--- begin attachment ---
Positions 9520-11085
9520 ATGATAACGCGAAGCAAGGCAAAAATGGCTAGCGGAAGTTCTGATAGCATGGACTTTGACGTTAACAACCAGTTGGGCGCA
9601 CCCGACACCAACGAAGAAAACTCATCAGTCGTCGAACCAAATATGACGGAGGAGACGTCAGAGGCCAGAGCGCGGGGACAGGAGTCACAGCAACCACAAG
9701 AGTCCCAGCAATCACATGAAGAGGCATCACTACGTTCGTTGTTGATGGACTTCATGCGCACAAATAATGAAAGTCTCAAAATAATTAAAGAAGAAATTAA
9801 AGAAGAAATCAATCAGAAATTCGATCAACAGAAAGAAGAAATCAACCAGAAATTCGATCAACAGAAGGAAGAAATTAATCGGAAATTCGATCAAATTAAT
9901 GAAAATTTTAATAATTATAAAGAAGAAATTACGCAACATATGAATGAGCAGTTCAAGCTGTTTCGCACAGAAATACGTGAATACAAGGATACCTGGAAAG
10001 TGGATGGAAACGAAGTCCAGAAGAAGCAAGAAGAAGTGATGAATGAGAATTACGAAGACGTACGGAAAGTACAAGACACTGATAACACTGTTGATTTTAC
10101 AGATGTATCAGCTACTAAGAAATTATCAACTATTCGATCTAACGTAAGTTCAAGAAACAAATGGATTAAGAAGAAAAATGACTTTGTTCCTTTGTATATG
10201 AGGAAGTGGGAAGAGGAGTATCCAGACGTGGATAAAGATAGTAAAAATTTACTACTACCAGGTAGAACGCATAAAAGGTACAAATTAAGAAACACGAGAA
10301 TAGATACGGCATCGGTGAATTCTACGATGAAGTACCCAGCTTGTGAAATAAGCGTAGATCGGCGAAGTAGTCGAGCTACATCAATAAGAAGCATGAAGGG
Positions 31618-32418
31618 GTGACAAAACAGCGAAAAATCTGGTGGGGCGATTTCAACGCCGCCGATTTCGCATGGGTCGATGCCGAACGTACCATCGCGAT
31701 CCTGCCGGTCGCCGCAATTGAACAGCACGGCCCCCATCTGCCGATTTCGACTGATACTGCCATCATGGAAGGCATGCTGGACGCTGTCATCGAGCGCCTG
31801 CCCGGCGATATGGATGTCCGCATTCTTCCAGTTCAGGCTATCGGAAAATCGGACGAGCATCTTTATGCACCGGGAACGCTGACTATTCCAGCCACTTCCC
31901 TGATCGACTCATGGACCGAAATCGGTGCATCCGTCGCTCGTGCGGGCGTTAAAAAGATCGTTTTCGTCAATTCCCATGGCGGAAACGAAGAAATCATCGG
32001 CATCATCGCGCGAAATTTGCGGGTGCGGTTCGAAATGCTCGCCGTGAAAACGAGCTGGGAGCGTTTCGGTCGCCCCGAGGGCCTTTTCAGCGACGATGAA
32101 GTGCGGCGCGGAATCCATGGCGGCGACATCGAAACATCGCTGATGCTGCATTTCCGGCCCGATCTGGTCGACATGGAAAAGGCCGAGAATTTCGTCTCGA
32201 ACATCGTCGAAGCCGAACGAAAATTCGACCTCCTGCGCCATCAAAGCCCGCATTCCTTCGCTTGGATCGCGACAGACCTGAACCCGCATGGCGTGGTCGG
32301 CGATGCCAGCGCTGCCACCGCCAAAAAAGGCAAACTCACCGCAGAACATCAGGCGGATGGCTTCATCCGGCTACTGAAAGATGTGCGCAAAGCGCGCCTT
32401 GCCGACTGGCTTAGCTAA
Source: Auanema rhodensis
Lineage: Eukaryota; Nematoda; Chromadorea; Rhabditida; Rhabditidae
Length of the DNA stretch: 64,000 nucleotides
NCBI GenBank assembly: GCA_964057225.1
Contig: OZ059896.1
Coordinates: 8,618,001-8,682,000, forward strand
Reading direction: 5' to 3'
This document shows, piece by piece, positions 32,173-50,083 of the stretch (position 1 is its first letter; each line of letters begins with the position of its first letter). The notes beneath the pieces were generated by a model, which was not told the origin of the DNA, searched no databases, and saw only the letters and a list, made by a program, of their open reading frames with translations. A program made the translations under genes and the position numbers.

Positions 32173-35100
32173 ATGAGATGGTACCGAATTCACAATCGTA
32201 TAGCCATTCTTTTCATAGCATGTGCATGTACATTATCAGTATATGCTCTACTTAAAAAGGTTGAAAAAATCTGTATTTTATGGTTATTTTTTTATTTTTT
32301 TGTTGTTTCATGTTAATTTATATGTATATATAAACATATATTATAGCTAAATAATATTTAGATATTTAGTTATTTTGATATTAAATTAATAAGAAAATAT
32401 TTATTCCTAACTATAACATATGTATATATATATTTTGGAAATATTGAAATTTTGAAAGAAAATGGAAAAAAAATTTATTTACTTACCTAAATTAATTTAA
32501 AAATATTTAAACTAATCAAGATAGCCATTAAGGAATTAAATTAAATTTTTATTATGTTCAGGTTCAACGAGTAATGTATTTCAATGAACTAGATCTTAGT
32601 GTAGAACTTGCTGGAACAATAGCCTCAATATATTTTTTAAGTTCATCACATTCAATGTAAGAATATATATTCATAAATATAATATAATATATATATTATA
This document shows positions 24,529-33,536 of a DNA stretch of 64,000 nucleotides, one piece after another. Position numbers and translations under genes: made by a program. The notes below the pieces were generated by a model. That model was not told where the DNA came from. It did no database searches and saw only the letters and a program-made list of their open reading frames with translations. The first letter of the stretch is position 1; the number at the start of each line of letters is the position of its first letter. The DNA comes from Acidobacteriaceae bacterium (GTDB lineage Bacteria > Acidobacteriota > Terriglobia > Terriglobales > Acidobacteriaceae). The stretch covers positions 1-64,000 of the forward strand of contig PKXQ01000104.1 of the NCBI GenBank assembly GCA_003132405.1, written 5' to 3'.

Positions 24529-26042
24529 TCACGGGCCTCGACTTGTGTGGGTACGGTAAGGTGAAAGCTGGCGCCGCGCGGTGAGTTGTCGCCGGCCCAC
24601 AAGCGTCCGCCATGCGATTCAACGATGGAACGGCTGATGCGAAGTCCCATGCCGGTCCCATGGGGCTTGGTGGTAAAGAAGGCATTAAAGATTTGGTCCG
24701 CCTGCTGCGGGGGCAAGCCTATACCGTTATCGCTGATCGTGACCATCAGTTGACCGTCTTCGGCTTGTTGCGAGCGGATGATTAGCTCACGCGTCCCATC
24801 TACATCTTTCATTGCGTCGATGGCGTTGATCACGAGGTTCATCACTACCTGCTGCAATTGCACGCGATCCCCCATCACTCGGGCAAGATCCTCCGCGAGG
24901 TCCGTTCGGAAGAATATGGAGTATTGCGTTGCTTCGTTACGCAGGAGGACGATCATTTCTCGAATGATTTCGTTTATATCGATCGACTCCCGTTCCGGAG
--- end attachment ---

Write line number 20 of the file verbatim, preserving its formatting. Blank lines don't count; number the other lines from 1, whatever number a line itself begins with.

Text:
32401 GCCGACTGGCTTAGCTAA